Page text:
From the buffalo I traveled a bit further north to find the male rhino grazing about next to the road. He was simply milling about the one area munching on the bone-dry grass. I am sure that he can’t wait for the rains to return to provide improved sustenance for his large body mass!

I only missed out on the elephants this morning, but Elliot did see two large bull elephants on our northern boundary. There were nice impala, kudu, waterbuck and some giraffe out this morning. The other news of the morning was that there were tracks for the Sohebele pride returning to the area, and they were tracked from Nkombi pan right on our western boundary all the way past Java dam towards Western cut line before their tracks were left. So we know they are back, but we are not sure about their condition and will have to wait and see how they are doing.

In the afternoon I went to check the eastern section to see if the Sohebele lions had arrived there, but found no sign of them. My other mission was to find some zebras and I got lucky and found a small dazzle of seven zebras south of Kudu pan.

I proceeded down south towards the Rockfig hyena den, and we found just one young hyena resting at the entrance to the termite mound. After a few minutes one adult came wandering past on the northern side, and the hyena cub moved further into the den, so we left.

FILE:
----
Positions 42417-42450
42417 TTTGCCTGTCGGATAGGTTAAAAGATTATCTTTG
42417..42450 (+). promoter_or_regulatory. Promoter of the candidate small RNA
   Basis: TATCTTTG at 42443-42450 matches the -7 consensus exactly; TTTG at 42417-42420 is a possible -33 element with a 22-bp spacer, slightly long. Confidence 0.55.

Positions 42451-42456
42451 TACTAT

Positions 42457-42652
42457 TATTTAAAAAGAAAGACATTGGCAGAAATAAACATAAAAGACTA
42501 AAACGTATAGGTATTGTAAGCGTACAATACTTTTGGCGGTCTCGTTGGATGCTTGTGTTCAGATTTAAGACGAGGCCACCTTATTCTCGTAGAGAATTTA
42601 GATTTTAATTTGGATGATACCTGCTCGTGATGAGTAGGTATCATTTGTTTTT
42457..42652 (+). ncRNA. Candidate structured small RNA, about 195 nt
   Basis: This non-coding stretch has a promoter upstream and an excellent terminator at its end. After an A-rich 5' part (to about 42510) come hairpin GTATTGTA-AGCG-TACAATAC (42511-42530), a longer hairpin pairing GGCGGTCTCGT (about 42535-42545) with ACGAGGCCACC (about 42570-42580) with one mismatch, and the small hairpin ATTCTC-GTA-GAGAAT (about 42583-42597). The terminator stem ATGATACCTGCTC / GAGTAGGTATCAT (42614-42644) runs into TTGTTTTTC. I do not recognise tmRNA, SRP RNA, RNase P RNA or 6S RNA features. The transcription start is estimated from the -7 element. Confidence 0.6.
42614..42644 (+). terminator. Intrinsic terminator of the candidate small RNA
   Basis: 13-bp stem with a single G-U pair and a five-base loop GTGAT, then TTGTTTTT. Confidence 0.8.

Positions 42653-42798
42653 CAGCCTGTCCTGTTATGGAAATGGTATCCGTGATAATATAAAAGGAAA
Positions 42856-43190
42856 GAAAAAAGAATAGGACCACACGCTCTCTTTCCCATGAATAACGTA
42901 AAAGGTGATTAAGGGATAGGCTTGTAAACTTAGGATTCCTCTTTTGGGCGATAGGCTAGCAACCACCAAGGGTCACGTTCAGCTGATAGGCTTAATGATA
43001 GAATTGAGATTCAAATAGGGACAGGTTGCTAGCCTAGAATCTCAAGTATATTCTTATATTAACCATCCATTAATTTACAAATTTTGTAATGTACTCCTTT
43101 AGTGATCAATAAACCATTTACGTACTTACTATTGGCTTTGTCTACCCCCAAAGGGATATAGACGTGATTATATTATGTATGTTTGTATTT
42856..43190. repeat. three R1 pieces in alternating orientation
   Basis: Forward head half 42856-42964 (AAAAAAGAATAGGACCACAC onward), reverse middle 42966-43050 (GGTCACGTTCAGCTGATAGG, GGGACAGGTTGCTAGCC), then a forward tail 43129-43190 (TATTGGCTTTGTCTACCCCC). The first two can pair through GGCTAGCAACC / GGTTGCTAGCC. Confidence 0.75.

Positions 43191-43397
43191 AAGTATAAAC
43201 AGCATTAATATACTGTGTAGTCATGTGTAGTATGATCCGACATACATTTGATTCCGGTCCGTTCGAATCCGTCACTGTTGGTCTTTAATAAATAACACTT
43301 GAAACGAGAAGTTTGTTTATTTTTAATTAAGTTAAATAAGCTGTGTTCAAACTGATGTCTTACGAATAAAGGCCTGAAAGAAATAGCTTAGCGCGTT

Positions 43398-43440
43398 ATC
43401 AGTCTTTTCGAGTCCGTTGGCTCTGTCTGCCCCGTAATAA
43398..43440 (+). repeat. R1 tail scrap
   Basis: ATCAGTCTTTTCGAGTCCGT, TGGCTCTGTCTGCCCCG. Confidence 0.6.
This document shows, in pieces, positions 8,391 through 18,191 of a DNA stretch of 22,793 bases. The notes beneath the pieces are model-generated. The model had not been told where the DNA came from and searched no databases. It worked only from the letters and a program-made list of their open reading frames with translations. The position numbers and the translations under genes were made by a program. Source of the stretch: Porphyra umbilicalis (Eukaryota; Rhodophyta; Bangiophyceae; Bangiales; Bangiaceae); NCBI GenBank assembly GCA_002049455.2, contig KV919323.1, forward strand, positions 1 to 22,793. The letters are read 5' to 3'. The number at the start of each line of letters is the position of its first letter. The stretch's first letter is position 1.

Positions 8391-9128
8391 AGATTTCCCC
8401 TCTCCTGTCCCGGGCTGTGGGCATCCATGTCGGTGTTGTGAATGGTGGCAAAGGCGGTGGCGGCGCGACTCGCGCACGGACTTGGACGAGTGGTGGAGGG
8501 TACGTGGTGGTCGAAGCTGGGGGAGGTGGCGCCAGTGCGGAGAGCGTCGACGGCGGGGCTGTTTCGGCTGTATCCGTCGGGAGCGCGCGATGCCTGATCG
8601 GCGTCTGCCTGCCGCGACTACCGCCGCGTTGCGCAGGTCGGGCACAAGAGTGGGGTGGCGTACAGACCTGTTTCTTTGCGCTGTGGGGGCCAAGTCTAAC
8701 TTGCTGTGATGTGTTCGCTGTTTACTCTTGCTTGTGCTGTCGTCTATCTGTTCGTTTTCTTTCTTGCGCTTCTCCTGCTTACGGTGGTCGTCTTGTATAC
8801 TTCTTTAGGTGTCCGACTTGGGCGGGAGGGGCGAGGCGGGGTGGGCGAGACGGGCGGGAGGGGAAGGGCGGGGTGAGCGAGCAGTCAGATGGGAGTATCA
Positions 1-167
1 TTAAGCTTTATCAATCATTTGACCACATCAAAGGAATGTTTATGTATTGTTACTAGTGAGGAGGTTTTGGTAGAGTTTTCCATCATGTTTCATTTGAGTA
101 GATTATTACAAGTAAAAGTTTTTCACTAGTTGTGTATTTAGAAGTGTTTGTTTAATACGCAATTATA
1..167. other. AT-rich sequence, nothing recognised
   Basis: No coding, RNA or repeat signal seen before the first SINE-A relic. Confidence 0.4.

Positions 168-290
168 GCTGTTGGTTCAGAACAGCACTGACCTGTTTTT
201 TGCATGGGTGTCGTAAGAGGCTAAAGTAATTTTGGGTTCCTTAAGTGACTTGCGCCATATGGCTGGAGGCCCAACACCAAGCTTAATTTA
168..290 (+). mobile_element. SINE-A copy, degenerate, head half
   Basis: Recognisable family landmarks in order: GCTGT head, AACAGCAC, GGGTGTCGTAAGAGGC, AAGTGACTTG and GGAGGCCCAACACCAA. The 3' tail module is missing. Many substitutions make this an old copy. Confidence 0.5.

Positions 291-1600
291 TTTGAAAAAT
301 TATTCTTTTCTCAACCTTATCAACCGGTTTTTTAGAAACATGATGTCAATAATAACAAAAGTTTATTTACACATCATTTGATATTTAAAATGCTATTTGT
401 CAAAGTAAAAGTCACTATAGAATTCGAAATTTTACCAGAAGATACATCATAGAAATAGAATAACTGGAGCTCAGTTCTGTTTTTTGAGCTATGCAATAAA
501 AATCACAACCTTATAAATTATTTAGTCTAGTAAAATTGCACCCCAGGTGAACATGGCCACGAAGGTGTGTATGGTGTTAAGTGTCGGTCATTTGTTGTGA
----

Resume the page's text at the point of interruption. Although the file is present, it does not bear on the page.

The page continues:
I also went to go and have a look at Rockfig Jnr female leopard just off Double Highway, south of Entrance dam. She had added to her larder of food by catching and killing a pregnant impala this morning, this despite having a half-eaten duiker stored in a nearby marula tree – pure opportunism! It was a cloudy and gloomy day, and as she had both of her kills stored on the ground, we only got to spend a short while with her before it got too dark and we had to leave her. She had eaten the impala ewe’s fetus in the morning, and was busy feeding on the rest of the impala that she had stored next to the duiker under a terminalia bush – it wasn’t the easiest spot to get a good visual, but we managed and enjoyed the sighting of her.